What cannot be protected by copyright?
According to section 102 of Title 17 copyright protection does not extend to ideas, procedures, processes, systems, methods of operation, concepts, principles, or discoveries, regardless of the form in which they are described, explained, illustrated, or embodied.
In other words facts, ideas and slogans cannot be copyrighted; only the expression of ideas. A live performance such as a lecture or a sermon or a concert cannot be copyrighted. The video tape or audio tape of the concert is copyrighted as is a transcript of a lecture or sermon.
The quality of a work, its aesthetics, similarity to another work and even the amount of effort (or lack thereof) put into creating a work is irrelevant to copyright protection.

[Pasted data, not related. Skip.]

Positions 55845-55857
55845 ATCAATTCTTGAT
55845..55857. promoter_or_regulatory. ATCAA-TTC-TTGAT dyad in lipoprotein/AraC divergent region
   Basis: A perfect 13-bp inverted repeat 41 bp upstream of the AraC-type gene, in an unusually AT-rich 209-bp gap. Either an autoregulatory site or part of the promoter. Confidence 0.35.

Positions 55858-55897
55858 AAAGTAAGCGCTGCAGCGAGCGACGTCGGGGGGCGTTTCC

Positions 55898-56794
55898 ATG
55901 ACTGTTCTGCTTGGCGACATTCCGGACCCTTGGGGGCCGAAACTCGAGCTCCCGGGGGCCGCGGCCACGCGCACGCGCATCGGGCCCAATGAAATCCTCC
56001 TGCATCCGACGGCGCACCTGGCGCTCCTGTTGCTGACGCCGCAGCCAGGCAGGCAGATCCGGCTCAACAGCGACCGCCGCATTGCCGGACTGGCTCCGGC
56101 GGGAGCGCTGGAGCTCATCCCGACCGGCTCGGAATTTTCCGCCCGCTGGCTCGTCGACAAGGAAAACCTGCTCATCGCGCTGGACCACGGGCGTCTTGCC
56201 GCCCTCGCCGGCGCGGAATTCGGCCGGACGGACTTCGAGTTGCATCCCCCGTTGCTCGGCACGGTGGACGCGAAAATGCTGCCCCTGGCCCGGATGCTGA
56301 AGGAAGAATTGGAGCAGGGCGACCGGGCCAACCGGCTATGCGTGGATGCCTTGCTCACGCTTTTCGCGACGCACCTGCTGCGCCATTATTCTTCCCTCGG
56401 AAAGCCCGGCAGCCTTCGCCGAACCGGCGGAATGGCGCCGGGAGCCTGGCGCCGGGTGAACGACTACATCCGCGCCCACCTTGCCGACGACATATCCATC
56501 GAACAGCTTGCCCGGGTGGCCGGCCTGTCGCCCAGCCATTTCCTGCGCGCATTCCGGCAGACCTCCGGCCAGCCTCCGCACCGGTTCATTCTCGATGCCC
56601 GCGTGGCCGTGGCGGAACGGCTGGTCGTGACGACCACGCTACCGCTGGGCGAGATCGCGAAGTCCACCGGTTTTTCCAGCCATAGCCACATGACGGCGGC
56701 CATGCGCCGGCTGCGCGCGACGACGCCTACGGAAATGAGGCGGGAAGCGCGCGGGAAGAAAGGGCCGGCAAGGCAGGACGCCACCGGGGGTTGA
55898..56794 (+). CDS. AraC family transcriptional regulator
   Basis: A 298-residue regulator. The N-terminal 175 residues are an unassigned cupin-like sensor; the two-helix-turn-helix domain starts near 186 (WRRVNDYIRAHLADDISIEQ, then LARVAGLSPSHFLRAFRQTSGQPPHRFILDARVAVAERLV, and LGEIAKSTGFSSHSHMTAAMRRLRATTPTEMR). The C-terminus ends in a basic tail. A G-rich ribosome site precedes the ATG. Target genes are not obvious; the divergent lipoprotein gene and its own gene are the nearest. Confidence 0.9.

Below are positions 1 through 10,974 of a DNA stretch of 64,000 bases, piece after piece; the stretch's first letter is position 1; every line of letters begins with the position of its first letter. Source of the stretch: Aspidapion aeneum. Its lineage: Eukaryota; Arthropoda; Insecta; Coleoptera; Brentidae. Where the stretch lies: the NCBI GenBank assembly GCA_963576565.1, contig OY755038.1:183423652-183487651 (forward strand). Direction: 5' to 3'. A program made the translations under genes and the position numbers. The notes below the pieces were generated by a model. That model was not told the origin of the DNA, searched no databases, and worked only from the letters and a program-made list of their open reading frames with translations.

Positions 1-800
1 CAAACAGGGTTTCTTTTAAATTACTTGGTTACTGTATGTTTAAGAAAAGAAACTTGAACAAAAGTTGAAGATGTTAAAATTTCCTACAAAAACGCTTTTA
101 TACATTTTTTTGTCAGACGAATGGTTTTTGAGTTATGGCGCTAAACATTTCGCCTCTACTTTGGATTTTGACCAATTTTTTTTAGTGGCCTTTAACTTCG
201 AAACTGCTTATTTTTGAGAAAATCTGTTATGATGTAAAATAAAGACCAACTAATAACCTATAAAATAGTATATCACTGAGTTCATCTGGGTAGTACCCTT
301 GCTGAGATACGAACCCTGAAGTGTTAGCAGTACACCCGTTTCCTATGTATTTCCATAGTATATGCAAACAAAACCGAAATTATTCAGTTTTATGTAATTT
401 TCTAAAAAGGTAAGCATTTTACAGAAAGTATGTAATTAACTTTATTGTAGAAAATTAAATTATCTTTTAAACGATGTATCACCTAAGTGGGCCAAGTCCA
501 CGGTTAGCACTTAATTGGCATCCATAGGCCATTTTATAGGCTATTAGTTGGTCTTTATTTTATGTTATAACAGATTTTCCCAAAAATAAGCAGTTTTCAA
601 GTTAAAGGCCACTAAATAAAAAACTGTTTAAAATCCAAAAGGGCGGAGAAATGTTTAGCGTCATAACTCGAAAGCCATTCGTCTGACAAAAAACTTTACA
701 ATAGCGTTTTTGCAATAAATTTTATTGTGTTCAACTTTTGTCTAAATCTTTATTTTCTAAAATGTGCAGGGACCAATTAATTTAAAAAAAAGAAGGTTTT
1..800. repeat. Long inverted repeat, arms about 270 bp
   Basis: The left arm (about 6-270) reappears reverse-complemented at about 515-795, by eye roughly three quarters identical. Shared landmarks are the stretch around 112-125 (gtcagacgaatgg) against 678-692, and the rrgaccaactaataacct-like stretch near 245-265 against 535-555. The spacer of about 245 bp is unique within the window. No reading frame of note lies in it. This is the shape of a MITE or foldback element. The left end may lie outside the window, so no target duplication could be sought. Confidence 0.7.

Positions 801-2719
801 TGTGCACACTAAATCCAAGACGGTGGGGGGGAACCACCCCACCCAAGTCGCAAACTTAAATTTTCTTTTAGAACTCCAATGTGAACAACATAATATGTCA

A good example of similarity is the oft told tale of forbidden love. It has been retold over and over again in a variety of scenarios as in Romeo & Juliet vis-à-vis West Side Story. The theme is not copyrightable but the details reinvented with each new telling are.
A good example of effort viz a viz creativity is a telephone book. A telephone book takes a great deal of effort to create but cannot be copyrighted because it is only a list of facts - names, addresses and phone numers. On the other hand a subject arrangement of those same facts are copyrighted because there exists some creativity -- minute though it may be -- in the development of a subject listing of names, address and phone numbers.
More Copyright in the Classroom
Library & Copyright
The information presented here is not legal advice. Individuals and organizations should consult their own attorneys.
© Janet Tillman/The Master’s College, 2004, permission is granted for non-profit educational use; any reproduction or modification should include this statement.